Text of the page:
Sugar did my dad feed to my kids? That’s already happening in your house, by the way, I know that. But moving on, how do you help folks in all the years you’ve been doing this, Mike, make sure that they’re able to relax, enjoy their retirement because I get nervous about money. I think most of us do.
Mike Lester (20:59):
Well, I mean the big word there was confidence, Kristen. So how can I be confident so that I don’t have to worry about it? It makes me sad when I hear studies that retirees are pacing, wondering where the money is going to come from and they’re afraid that they may run out of money. And again, I think that’s one of these more national polls and it might be individuals that didn’t get the opportunity to save for retirement. But regardless of whether or not you saved a little bit for retirement or a lot for retirement, you’re still going to worry about your assets, right? It’s just hard not to. “Am I in a situation where my money is going to last me the rest of my life, realizing that concerns like healthcare. What if I get a big healthcare expense, things can get problematic in the future. What about being able to travel I want to do, what about market volatility?”
Mike Lester (21:48):
I mean, there’s just all of these factors and components. And so what I’ve learned over the years, just life, just talking to people and putting together financial planning, and then seeing where people have run into trouble and seeing where people have succeeded. And just when it gets into the real life down to earth planning perspective, I tend to err on the side of caution a little bit. I don’t like to over promise because you run the risk of underdelivering, right? I’d much rather underpromise and overdeliver when it comes to financial planning process because that’s always a good conversation. And so, I tend to be pretty conservative when it comes to investing. I don’t want to set expectations too high because if you set them too high, then somebody’s going to get disappointed along the way.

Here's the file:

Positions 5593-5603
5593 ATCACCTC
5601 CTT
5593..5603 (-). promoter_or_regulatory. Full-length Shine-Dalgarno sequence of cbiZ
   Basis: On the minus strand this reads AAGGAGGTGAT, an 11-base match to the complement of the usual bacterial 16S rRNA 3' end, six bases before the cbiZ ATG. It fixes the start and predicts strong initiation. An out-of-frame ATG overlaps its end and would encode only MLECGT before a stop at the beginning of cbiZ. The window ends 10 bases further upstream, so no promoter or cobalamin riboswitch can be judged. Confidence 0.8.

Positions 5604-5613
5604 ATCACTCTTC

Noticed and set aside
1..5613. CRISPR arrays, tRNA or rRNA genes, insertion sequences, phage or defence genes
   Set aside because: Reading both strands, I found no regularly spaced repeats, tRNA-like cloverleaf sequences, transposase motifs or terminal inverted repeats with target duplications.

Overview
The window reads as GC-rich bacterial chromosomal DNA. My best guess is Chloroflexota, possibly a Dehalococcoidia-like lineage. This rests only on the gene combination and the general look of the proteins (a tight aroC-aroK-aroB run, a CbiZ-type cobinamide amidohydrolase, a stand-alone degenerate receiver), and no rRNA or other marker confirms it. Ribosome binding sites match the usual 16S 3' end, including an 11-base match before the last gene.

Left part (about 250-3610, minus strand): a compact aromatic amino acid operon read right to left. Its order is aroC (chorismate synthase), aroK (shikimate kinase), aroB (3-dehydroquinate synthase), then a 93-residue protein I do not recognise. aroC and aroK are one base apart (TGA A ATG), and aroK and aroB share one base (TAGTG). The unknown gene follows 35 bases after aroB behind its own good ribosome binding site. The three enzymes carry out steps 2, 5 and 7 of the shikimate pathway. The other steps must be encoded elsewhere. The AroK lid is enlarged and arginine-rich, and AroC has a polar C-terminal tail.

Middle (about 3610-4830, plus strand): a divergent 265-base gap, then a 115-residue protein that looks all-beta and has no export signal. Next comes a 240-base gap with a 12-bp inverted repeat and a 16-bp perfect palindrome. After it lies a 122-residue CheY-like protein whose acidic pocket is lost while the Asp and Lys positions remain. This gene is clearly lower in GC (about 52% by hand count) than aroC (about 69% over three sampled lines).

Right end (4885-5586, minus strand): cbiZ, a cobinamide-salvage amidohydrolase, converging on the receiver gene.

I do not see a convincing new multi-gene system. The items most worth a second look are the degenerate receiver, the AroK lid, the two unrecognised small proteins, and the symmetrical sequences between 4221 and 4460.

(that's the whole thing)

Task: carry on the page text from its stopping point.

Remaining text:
Mike Lester (22:32):
We have long-term relationships with clients and just by virtue of doing a radio program, if people, Kristen, are listening to our radio program and they’ve gotten something out of what we’re saying, and they might say to themselves, “Hey, I kind of like what Mike and Kristen were talking about on the radio. I think I’ll give them a call.” The virtue of that, I mean, we tend to be pretty like-minded. So a lot of times the conversations that we’re having with individuals, we’re very similar on how we feel about things and that also helps the financial planning process.
Mike Lester (23:03):
So just getting back to being confident in your investments and getting confident in the financial planning process, it starts by, and I always have the fear of sounding like a broken record, but, Kristen it’s not that complicated. It starts with understanding your investments and that might be a complicated process, but understanding what your portfolio is likely to do for you moving forward is really, really important.